Doing Better Therapy

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What You Need to Know About Heroin Part 1: Understanding the Epidemic

 

By Jennifer Powell-Lunder, Psy.D

Recent studies and surveys reflect a two year trend that, overall, today’s teens are drinking and using drugs less. This encouraging information is affirmation for parents and professionals that they are doing a good job educating teens about the dangers of alcohol and drug overuse. Despite this, news stories about suburban teens overdosing on heroin have become far too commonplace. Understanding how this heroin epidemic has hit today’s teens is the start of prevention and intervention.

Heroin, once thought to be a ‘street’ drug used and distributed in high-risk, lower socio-economic and urban areas, has been gaining popularity amongst a subset of suburban teens. Today, most teens are offered an education on the dangers of drugs, with supplemental resources readily available online for free. A lack of information cannot be the cause of this uprise in heroin use.

From a developmental perspective, teens are egocentric. They live life according to the “illusion of vulnerability”, the idea that bad things can only happen to other people. This mindset provides a lucrative market for drug lords looking to exploit their devil-may-care attitude. The heroin is even packaged to appeal to teen buyers, using designer stamps such as Tiffany and Cartier.

Most teens don’t wake up one day and decide to become addicted to heroin, but the road to dependence is a well-worn path. To overcome boredom, or even to self-medicate, teens start off using drugs for recreation. A large majority of heroin users start out by smoking pot and/or using prescription painkillers.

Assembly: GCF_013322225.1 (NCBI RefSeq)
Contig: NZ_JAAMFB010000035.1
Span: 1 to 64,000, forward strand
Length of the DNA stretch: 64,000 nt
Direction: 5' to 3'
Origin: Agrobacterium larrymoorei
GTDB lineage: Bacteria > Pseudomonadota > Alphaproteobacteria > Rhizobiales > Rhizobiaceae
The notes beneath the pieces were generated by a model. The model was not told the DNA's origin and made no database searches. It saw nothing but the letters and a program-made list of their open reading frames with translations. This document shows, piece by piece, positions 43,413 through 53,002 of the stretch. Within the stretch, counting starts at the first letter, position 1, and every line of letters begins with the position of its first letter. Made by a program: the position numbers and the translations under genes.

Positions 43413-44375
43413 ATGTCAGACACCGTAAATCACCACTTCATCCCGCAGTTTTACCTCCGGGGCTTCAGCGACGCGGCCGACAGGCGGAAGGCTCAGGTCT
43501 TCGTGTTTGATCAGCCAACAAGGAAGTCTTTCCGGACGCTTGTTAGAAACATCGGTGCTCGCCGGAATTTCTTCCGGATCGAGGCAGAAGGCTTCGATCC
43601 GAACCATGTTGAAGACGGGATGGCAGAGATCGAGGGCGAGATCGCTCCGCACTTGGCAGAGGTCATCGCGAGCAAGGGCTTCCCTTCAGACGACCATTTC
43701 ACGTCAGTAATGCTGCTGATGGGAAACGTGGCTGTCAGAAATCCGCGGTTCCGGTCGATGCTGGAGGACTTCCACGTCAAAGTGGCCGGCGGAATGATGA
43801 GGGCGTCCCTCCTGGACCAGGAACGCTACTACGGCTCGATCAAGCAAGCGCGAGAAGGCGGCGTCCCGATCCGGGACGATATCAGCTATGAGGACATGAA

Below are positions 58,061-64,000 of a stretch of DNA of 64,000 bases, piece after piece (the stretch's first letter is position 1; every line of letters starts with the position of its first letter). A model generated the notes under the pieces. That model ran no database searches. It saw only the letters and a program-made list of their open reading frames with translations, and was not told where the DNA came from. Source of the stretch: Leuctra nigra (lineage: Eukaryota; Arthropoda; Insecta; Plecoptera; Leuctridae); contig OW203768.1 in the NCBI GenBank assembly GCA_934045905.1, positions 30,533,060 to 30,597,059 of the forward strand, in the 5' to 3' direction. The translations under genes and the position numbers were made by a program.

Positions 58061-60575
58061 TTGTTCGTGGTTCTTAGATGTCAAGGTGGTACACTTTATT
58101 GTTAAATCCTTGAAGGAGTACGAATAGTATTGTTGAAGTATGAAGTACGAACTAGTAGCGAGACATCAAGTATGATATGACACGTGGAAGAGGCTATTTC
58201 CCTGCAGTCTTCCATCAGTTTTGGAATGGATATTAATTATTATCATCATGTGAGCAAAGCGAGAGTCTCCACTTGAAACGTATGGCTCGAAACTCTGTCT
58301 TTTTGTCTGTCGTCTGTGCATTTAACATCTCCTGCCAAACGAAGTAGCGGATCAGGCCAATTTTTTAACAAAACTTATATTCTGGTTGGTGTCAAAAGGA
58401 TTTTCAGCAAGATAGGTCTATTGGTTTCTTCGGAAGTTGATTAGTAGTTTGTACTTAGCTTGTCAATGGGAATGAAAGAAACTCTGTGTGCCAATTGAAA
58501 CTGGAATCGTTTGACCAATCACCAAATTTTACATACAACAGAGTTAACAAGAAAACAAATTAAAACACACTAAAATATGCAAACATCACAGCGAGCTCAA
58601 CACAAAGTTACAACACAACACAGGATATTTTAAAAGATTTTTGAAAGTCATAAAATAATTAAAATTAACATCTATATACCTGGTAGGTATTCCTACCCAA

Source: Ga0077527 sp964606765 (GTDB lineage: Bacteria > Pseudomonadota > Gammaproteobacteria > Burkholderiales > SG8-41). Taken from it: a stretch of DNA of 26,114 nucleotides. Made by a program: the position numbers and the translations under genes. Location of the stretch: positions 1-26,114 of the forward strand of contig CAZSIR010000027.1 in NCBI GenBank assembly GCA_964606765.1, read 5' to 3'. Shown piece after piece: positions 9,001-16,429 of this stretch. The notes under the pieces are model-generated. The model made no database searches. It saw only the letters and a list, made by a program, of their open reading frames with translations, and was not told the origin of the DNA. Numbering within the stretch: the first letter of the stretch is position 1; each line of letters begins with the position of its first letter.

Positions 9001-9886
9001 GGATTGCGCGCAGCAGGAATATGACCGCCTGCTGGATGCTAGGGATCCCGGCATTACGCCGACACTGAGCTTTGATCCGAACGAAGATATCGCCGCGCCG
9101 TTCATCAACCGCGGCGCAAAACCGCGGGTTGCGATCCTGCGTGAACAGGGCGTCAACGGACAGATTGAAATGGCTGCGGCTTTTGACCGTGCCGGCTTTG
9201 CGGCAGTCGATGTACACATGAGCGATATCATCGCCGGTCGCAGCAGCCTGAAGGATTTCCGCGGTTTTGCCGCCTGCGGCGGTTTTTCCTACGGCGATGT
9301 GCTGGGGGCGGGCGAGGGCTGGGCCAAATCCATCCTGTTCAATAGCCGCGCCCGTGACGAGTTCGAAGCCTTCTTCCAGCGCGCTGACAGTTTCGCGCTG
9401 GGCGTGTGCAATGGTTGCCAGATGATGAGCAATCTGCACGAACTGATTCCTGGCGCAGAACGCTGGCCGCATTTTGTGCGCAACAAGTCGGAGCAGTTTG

The average teen trying heroin for the first time will smoke or snort it. This can mislead teens to believe it is not addictive. They fail to realize most addicts only start taking the drug intravenously after they have built up immunity to it and are looking for a quicker way to get high. Even armed with this knowledge, many teens still believe they are exempt from the additive influence of heroin. They reason that if they only try it once, it will be okay, and they underestimate the level of euphoria heroin evokes in its user. It is reported that this feeling is so pleasurable, few people are content to try it just once. This is why thrill-seeking teens are especially vulnerable.

The rapid response to what is being deemed a “heroin crisis in the suburbs” includes the mass training of personnel in a host of emergency and law enforcement agencies across the country. For example, in the state of New York, more than 100,000 community members and public safety officials have been trained to recognize opioid overdoses, and to respond by administering naloxone and calling 911. Naloxone (Narcan®) is a medication that reverses an opioid overdose. It cannot be used to get high, is not addictive, and is now available over the counter in many states. Availability continues to rise as more and more municipals and state legislators acknowledge that opioid overdoes are an increasing problem, especially in today’s teens and young adults.

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